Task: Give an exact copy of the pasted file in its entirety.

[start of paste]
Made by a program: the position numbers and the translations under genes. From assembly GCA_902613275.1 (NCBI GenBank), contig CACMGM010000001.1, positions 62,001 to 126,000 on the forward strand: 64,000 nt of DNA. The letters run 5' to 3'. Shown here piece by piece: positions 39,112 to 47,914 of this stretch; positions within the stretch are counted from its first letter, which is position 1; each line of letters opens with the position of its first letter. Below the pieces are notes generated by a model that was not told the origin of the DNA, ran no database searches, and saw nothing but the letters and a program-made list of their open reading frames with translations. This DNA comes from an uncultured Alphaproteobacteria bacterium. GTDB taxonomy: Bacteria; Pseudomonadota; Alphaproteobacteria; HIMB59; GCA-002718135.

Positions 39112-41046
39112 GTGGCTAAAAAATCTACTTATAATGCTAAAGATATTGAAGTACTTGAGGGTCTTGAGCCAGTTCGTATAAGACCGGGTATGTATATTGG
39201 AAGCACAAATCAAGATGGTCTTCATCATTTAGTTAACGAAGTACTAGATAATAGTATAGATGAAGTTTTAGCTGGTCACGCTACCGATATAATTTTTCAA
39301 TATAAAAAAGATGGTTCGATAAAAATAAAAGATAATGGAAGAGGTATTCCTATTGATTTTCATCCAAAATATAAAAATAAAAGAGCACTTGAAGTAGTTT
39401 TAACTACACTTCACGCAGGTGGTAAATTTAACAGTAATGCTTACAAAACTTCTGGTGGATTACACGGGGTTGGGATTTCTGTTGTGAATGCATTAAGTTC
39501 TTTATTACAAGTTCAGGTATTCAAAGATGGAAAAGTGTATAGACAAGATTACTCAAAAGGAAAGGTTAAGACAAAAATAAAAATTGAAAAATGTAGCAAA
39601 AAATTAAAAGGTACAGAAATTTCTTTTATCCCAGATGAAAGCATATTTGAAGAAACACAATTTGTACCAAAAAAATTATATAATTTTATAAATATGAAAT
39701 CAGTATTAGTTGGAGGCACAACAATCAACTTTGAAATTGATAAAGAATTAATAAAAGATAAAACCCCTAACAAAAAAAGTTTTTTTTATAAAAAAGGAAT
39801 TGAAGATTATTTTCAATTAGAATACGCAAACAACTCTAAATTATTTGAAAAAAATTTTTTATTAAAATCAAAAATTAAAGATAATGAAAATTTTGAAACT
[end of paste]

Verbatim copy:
Made by a program: the position numbers and the translations under genes. From assembly GCA_902613275.1 (NCBI GenBank), contig CACMGM010000001.1, positions 62,001 to 126,000 on the forward strand: 64,000 nt of DNA. The letters run 5' to 3'. Shown here piece by piece: positions 39,112 to 47,914 of this stretch; positions within the stretch are counted from its first letter, which is position 1; each line of letters opens with the position of its first letter. Below the pieces are notes generated by a model that was not told the origin of the DNA, ran no database searches, and saw nothing but the letters and a program-made list of their open reading frames with translations. This DNA comes from an uncultured Alphaproteobacteria bacterium. GTDB taxonomy: Bacteria; Pseudomonadota; Alphaproteobacteria; HIMB59; GCA-002718135.

Positions 39112-41046
39112 GTGGCTAAAAAATCTACTTATAATGCTAAAGATATTGAAGTACTTGAGGGTCTTGAGCCAGTTCGTATAAGACCGGGTATGTATATTGG
39201 AAGCACAAATCAAGATGGTCTTCATCATTTAGTTAACGAAGTACTAGATAATAGTATAGATGAAGTTTTAGCTGGTCACGCTACCGATATAATTTTTCAA
39301 TATAAAAAAGATGGTTCGATAAAAATAAAAGATAATGGAAGAGGTATTCCTATTGATTTTCATCCAAAATATAAAAATAAAAGAGCACTTGAAGTAGTTT
39401 TAACTACACTTCACGCAGGTGGTAAATTTAACAGTAATGCTTACAAAACTTCTGGTGGATTACACGGGGTTGGGATTTCTGTTGTGAATGCATTAAGTTC
39501 TTTATTACAAGTTCAGGTATTCAAAGATGGAAAAGTGTATAGACAAGATTACTCAAAAGGAAAGGTTAAGACAAAAATAAAAATTGAAAAATGTAGCAAA
39601 AAATTAAAAGGTACAGAAATTTCTTTTATCCCAGATGAAAGCATATTTGAAGAAACACAATTTGTACCAAAAAAATTATATAATTTTATAAATATGAAAT
39701 CAGTATTAGTTGGAGGCACAACAATCAACTTTGAAATTGATAAAGAATTAATAAAAGATAAAACCCCTAACAAAAAAAGTTTTTTTTATAAAAAAGGAAT
39801 TGAAGATTATTTTCAATTAGAATACGCAAACAACTCTAAATTATTTGAAAAAAATTTTTTATTAAAATCAAAAATTAAAGATAATGAAAATTTTGAAACT